The Republicans, once again, have “caved” on allowing the extension of the payroll tax reduction – if you consider furthering their anti-Social Security strategy an act of caving. Among the many stories the media has misreported over recent decades, Social Security is one of the most egregious. I have been writing about Social Security on and off for over twenty years, but the subject bears repeating. Even calling the monies going into the program a “payroll tax” is misleading. They are premiums, since Social Security is an insurance program.
It is actually called the federal Old Age, Survivors, and Disability Insurance program. So, you may call them taxes, but they are premiums. Do you want to stop paying your fire, car, life insurance premiums?
Insurance is usually a bet, because no one knows what hazards lie ahead or how long anyone lives. Do you moan the loss of your car insurance if you never have a wreck? The system works, since there are different outcomes for different people. It needs to be a pool of most everyone to insure a basic floor for everyone.
The anti-Social Security privatizers, though their various “think tanks” and talking heads, have spread so much misinformation about the program over the last three decades, it is no surprise that so many people are confused.
A curious shell game is being played by the anti-SSS forces: they have convinced most journalists that Social Security is supposed to be a “pay as you go” system. It is actually a transfer system, where one generation transfers wealth to the next. There wouldn’t be a trust fund surplus nearing 3 trillion if it was, or had been, a pay-as-you-go system. But, the fact that Social Security has taken in for years more than it has put out has somehow been ignored, made meaningless. It’s the new GOP mantra: keep saying it until people believe it.
George W. Bush, during his push for privatization, called the bonds issued to cover the Social Security surplus over the years worthless. (Tell the Chinese that the bonds they have been buying from us are worthless; see what kind of reaction you get.) Now the yearly surplus is less, but it remains – because of the interest paid on Social Security’s total income, according to the Social Security Media Watch Project. If the unemployment rate was cut in half, one wouldn’t even have to count the interest to see a yearly surplus.
But, GOP politicians and some journalists don’t consider the Social Security trust fund surplus a surplus; they consider it debt, because it has been spent: given to Wall Street and the military industrial complex, mainly. We arrive at the sad irony that America’s working stiffs have been paying the bonuses for all the investment bankers over the years, as well as for our wars in Iraq and Afghanistan that President Bush kept off the books, while lowering taxes for the wealthy at the same time.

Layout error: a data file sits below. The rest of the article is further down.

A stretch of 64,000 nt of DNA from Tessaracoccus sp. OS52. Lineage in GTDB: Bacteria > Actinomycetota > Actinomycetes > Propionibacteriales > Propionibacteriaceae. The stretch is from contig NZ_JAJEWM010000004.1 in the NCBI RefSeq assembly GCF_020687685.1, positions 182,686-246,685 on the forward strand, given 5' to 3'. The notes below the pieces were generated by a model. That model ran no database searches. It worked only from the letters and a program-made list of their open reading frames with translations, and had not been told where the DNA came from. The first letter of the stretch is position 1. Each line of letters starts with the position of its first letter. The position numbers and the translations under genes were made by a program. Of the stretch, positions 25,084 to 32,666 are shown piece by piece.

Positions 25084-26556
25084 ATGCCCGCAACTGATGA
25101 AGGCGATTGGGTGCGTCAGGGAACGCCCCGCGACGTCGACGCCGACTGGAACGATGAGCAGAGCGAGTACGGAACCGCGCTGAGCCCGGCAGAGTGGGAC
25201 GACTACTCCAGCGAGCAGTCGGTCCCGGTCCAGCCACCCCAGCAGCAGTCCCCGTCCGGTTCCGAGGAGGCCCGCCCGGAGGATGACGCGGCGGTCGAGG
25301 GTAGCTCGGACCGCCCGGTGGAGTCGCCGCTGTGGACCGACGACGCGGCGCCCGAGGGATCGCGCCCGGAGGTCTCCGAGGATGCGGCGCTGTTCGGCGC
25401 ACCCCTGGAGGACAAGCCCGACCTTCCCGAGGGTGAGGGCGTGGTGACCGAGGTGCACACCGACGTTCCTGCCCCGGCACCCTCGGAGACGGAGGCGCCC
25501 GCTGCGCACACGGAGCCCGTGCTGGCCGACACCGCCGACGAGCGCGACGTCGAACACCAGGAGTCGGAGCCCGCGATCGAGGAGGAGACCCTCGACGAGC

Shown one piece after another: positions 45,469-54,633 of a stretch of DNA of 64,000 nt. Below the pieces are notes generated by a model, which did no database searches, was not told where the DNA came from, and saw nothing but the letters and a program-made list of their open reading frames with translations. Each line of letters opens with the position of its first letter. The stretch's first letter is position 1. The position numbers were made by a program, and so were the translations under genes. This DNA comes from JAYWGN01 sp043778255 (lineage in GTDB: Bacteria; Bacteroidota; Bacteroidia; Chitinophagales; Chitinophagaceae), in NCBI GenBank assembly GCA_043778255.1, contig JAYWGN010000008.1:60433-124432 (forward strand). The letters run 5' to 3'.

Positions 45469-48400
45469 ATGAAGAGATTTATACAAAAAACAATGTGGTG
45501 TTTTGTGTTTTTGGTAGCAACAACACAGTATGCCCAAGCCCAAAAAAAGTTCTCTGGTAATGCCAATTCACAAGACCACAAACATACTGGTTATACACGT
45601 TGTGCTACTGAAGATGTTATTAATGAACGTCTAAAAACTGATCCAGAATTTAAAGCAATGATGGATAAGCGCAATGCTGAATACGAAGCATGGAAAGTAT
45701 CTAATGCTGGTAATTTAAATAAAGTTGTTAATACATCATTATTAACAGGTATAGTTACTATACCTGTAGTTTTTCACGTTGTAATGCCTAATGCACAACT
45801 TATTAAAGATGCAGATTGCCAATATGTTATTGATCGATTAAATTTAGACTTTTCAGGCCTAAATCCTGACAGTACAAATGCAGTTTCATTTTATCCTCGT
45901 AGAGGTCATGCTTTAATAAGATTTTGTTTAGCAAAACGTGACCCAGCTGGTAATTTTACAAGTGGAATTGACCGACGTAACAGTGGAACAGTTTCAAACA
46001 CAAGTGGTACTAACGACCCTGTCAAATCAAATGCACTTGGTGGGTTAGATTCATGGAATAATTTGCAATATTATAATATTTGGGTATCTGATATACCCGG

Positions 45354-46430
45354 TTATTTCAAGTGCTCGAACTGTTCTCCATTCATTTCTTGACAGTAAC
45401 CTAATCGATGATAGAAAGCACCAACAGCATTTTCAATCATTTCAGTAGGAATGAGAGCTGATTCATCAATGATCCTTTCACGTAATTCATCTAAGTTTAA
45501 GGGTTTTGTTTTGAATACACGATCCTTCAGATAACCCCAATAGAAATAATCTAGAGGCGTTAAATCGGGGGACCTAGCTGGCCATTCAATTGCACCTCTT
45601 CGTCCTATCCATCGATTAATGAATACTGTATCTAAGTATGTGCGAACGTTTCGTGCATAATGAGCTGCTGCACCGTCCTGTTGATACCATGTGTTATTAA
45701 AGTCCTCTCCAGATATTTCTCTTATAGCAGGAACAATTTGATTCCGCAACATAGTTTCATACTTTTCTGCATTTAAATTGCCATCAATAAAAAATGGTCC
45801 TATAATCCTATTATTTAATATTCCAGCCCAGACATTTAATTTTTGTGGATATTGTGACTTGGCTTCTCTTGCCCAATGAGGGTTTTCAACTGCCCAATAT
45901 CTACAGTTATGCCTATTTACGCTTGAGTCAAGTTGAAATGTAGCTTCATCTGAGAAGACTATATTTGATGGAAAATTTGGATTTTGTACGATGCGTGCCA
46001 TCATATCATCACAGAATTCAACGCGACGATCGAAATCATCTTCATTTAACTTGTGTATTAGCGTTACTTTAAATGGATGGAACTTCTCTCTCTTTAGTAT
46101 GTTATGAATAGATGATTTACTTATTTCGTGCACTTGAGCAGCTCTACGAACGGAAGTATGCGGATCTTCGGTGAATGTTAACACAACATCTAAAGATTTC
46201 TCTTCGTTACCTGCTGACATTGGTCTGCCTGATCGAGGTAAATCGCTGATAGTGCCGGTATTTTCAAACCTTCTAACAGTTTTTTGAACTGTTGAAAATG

But, the shell-game of now-you-see-the-surplus-now-you-don’t in the media continues. Journalists at both the Washington Post and the Kansas City Star have swallowed the sugar water that it doesn’t really exist. In the Post, Lori Montgomery wrote in October, “The 2.6 trillion Social Security trust fund will provide little relief,” and E. Thomas McClanahan, on the K. C. Star’s editorial board, claimed recently, “The payroll tax holiday is also destroying the myth of the trust fund.” Such remarks have now become the chief talking point of the anti-Social Security forces. Of course, they don’t say what I’ve said: We’ve stolen the payroll “tax” surplus over the years to fund the 1 percent.
And now, we have the sad, smaller irony that the American workers are continuing to provide for Obama’s administration tiny stimulus program, by means of lowering the “payroll tax.” We paycheck workers are giving ourselves the puny amounts each month that Obama takes credit for.
This is even worse. Everyone is used to the Republicans trying to damage Social Security. But it is the Democrats who need to be watched. They like this “tax” break because it is so “efficient”. No need to cut checks, start a program. Just reduce the amount coming in, and, voila, money in everyone’s pocket. Of course, it is their own money, which is being taken out of their insurance system and will eventually have to be put back – but at what cost? More federal workers furloughed? More Medicaid and Medicare cuts?
It was too tempting for the Democratic suits in Washington, all that efficiency. They consider it a version of domestic realpolitik. But their chipping away at the system allows other attacks to wiggle in. They’ve managed to give Social Security one fatal attribute of the 401(k) “retirement” program. It can be raided, gotten to when “emergencies” arise, which is why, among other reasons, so many 401(k)s have such small amounts in them at retirement.
But, again, the chief irony is that working Americans have been funding the bubble spending, the wars and the bonuses, as George W. Bush merrily spent the Social Security trust fund surplus and now everyone bemoans the deficit and wants to have the people, the workers, who contributed the cash for the bubble, take the hit and change Social Security so they will be paid back less, get fewer benefits and take the haircut that the Wall Streeters have avoided, in order for the rich to continue to give less and take more.